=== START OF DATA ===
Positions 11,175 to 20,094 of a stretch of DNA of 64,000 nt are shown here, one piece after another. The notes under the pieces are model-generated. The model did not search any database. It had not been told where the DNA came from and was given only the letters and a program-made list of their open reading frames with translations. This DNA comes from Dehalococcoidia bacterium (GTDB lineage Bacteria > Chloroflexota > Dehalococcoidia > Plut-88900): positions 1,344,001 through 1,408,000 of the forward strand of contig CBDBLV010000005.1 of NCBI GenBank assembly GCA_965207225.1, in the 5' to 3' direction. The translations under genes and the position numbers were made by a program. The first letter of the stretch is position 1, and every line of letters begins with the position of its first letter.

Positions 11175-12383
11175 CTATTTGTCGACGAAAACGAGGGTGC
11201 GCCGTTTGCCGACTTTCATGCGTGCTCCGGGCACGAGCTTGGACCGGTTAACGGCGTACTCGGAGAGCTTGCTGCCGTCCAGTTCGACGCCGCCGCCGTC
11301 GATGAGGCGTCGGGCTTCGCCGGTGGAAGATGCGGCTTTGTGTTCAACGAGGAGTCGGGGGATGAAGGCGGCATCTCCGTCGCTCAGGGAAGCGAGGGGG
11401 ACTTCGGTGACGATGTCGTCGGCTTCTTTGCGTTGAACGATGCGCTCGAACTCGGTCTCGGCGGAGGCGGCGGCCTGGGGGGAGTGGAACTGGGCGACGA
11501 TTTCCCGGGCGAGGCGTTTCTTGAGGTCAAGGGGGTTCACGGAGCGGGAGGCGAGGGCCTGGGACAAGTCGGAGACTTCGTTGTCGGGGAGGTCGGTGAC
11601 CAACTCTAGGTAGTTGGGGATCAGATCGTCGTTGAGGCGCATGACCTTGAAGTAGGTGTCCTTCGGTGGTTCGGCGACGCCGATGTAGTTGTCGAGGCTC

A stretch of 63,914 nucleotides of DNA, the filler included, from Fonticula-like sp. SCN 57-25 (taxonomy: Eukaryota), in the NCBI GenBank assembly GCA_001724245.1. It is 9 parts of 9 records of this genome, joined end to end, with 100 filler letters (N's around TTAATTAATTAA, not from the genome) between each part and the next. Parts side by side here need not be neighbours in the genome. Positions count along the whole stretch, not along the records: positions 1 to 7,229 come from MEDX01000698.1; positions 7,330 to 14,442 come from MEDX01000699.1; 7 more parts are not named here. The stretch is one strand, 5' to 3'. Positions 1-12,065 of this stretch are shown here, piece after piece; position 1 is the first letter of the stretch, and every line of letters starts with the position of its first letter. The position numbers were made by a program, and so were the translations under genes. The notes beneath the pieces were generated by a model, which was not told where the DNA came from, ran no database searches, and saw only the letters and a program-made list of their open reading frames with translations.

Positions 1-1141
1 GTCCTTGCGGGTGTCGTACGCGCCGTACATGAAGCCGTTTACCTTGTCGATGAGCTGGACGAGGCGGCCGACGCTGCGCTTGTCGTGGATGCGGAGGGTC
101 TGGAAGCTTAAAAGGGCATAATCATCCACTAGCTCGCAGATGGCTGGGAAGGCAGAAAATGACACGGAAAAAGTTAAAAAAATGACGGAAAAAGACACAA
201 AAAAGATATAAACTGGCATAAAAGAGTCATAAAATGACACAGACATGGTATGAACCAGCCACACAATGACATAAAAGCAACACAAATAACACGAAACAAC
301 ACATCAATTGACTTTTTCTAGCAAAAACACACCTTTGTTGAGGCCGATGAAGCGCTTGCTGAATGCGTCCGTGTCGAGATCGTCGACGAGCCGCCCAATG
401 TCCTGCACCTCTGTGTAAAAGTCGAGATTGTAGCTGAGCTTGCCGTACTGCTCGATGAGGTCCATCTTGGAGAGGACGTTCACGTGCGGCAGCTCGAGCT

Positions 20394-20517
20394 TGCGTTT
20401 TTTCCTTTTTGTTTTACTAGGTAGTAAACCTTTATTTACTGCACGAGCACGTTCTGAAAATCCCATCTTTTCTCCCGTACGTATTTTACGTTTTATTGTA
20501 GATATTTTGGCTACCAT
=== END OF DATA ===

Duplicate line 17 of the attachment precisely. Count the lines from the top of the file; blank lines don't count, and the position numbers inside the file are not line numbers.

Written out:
20394 TGCGTTT